Date of Award

Spring 2023

Degree Type

Open Access Dissertation

Degree Name

Psychology, PhD


School of Social Science, Politics, and Evaluation

Advisor/Supervisor/Committee Chair

Tarek Azzam

Dissertation or Thesis Committee Member

Leslie A. Fierro

Dissertation or Thesis Committee Member

Tiffany Berry

Terms of Use & License Information

Creative Commons Attribution-Noncommercial-No Derivative Works 4.0 License
This work is licensed under a Creative Commons Attribution-Noncommercial-No Derivative Works 4.0 License.

Rights Information

© 2023 Phung K Pham


COVID-19, Emergency medicine, Evaluation, Linguistic signals, LIWC, Q-methodology

Subject Categories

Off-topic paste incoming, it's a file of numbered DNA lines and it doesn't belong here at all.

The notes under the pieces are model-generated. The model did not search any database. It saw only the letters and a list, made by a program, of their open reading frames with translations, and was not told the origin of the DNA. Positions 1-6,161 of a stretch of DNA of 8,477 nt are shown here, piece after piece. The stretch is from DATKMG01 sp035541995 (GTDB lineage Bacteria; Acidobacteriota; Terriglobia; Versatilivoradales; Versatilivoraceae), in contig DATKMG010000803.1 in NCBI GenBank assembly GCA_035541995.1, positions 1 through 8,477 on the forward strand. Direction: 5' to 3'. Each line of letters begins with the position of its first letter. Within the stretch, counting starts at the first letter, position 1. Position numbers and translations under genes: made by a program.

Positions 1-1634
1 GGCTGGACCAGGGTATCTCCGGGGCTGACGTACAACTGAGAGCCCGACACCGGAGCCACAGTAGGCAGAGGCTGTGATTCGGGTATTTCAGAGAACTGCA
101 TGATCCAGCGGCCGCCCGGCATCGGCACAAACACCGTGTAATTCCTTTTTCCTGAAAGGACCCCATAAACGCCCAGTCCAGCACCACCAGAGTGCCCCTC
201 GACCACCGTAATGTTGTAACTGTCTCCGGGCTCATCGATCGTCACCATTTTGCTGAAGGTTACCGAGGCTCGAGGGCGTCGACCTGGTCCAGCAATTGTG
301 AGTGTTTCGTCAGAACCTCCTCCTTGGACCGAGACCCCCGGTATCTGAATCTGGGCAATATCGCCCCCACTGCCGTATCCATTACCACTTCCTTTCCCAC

Evaluation and emergency medicine have appreciable parallels and are likely to intertwine as they each evolve, especially in response to disasters or other pervasive problems that can worsen into the future. Evaluative thinking—which largely involves critical thinking, valuing, and other dynamic processes—may be ubiquitously useful to practitioners, scholars, and others from both these fields of practice. In this dissertation, I referenced the dual systems theory of the human mind to conceptualize evaluative thinking as paradoxically fast (automatic) and slow (deliberate), and I characterized the COVID-19 pandemic as a disaster laden with societal games. Derived from game theory, societal games range from the formal ones played by disciplines and fields of practice to the informal and diffuse games of social movements and special interests. I sought to answer two research questions. First, what are the manifestations of evaluative thinking within and between evaluation and emergency medicine amid disaster? Second, what linguistic patterns emerge from evaluative thinking amid disaster? My research design was multimethod, involving Q-methodology and function word analysis. I used purposive sampling to obtain two samples—one representing the context of evaluation ( n = 32) and another representing the context of emergency medicine ( n = 31). All research participants were professionals working in settings related to health and disasters, emergencies, and/or crises. Amid disaster, I found six styles of evaluative thinking in the evaluation context ( clarere, justificare, movere, verificare, informare, ponderare ) and three styles in the emergency medicine context ( cernere, librare, delineare ). Using intuition to render judgments is the most automatic process in the verificare, cernere , and delineare styles. Considering the availability of resources is the most deliberate process in the ponderare and delineare styles, while challenging personal beliefs and opinions is the most deliberate process in the clarere and librare styles. Whereas reflecting specifically on closing the gap between current and desired states is most deliberate in the cernere style, it is most automatic in the ponderare style. Lastly, broad reflection is most deliberate in movere and informare , deliberate in justificare and librare , automatic in clarere and ponderare , and circumstantial in the remaining styles. Function words in the English language may be divided into eight categories. On average across evaluative thinking styles, rates of personal pronouns, impersonal pronouns, conjunctions, auxiliary verbs , and non-referential adverbs were higher during the speaking mode than writing mode, while the rates of articles, prepositions, and negations were similar between modes. There were significant mode x style interaction effects for prepositions and articles, though the mean rates of these function words were similar between modes for most styles. There were also significant interaction effects for conjunctions and auxiliary verbs , though the mean rates of these function words were higher during speaking than writing for most styles. Furthermore, the relatively higher rates of spoken (compared to written) pronouns, conjunctions, auxiliary verbs, and non-referential adverbs with the relatively similar rates of spoken and written articles, prepositions , and negations suggest that even with different styles of evaluative thinking and societal games at play, professionals working in disaster, emergency, or crisis settings gravitate toward talking with others in an accessible manner while maintaining a sense of authority that is inherent in their written work. In conclusion, this dissertation contributes to the empirical evaluative thinking literature by providing insights into the nature of evaluative thinking amid disaster, and it also comprises an initial foundation upon which to further probe linguistic signals that help evaluators and other professionals recognize and express different styles of evaluative thinking.



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